Thirty-eight years after his sky-walking ways helped North Carolina State end UCLAs string of national titles, David Thompson was on the other end of a historic upset.
Catfish Hunter came away the winner in The News & Observers online vote to determine North Carolinas best native-born athlete, defeating Thompson in the championship round by a 56-44 margin.
The pitcher from Hertford in Perquimans County knocked off stock-car king Richard Petty, fellow baseball Hall of Famer Enos Slaughter, two-sport star Julius Peppers and football Hall of Famer Bobby Bell on his way to the finals before taking on Thompson, the Wolfpack star from Shelby who brushed aside every previous challenger in the bracket.
With Thompsons unexpected defeat, none of the top seeds emerged atop the field of 64, as Charlie Justice (football), Peppers (football and basketball) and Petty also fell along the way.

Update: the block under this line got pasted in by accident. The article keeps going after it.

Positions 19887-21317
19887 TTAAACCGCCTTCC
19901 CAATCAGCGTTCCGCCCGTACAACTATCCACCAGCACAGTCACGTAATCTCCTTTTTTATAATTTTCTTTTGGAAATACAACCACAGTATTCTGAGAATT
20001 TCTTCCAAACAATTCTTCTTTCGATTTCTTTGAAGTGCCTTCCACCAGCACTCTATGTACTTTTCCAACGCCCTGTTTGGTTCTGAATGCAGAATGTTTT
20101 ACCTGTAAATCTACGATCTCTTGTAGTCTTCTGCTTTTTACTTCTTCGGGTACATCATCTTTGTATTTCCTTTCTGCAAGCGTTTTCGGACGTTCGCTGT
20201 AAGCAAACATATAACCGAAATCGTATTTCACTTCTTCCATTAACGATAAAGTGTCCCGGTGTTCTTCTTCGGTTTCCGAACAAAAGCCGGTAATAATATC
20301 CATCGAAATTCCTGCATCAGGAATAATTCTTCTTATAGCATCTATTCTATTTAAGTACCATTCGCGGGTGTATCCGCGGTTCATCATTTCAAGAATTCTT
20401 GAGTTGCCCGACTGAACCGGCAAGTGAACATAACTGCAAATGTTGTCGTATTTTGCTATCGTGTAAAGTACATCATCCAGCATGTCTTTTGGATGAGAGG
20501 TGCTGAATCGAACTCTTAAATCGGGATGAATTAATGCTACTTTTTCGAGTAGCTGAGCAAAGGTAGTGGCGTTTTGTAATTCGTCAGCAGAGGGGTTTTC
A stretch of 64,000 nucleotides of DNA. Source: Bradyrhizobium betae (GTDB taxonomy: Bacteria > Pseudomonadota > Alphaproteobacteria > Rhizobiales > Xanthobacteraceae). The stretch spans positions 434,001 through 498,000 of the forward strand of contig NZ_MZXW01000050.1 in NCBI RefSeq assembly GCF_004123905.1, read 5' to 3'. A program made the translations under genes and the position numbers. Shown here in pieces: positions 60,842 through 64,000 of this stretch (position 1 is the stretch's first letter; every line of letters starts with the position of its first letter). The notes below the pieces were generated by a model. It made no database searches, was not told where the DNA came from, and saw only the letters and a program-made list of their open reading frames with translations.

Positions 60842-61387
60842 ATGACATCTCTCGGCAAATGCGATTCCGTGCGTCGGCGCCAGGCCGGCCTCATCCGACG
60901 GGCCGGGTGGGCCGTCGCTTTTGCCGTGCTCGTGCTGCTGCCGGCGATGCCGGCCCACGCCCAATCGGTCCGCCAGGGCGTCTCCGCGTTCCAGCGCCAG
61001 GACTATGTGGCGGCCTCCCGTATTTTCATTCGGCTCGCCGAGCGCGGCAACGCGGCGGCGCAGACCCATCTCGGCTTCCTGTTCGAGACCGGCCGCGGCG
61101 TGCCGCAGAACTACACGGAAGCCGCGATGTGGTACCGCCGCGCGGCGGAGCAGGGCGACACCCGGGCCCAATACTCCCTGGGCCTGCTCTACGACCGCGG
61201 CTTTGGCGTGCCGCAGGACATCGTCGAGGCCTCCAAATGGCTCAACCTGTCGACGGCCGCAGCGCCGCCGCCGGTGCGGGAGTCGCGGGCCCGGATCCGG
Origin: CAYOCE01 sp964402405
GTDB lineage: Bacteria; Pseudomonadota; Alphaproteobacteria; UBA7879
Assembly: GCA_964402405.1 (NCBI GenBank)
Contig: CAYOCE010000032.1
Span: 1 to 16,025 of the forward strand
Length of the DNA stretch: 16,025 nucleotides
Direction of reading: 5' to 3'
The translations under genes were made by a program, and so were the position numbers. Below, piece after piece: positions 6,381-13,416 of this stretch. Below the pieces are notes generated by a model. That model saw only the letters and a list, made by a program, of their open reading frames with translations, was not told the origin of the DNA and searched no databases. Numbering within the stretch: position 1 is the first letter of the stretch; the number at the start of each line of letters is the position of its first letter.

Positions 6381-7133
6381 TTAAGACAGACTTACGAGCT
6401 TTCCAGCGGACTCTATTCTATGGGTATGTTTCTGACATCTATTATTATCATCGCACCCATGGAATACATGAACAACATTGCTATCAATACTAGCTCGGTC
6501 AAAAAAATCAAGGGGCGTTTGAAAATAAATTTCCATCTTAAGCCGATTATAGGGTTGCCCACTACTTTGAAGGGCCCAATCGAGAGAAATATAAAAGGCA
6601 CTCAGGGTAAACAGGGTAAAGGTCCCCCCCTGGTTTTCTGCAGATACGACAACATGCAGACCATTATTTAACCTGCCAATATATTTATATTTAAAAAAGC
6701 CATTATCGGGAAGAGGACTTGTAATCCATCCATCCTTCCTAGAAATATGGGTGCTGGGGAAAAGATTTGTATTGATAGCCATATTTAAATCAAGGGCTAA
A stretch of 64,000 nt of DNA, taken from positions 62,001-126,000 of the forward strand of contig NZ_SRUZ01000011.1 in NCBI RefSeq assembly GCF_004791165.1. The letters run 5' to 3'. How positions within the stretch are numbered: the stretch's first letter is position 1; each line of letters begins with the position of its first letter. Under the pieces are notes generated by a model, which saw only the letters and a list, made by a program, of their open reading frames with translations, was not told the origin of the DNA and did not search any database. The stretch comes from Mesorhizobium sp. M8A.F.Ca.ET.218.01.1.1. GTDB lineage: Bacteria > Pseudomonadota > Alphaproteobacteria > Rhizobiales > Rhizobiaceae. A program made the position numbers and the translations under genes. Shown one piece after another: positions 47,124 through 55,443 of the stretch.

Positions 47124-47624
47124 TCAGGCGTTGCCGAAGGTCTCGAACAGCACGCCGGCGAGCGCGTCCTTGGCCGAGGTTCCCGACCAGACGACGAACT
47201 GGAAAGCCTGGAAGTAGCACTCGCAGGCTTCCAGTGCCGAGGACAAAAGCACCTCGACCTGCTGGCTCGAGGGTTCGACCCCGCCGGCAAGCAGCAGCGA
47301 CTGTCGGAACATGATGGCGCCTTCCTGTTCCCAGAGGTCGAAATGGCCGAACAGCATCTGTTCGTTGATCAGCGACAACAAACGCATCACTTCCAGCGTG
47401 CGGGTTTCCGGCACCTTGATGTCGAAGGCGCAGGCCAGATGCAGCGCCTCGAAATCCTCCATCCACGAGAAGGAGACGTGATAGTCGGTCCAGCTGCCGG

James Augustus Catfish Hunter the nickname was a creation of then-Kansas City As owner Charlie Finley was 53 when he died of complications from amyotrophic lateral sclerosis (Lou Gehrigs Disease) in 1999. He won 224 games over 14 major-league seasons while helping to usher in the free-agent era when he jumped from the Oakland As to the New York Yankees.
Hunter was a five-time World Series champion, won the American League Cy Young award in 1974 and threw a perfect game in 1968. He was elected to the Hall of Fame in 1987. For the past eight years, the As have given out an award in his name to honor the teams most inspirational player, as voted by his teammates.
This voting was limited to athletes born in the state, so Michael Jordan, who was born in Brooklyn but grew up in Wilmington, was ineligible. But if Hunter could defeat Thompson, Jordans idol growing up, who knows how hed fare against Jordan himself?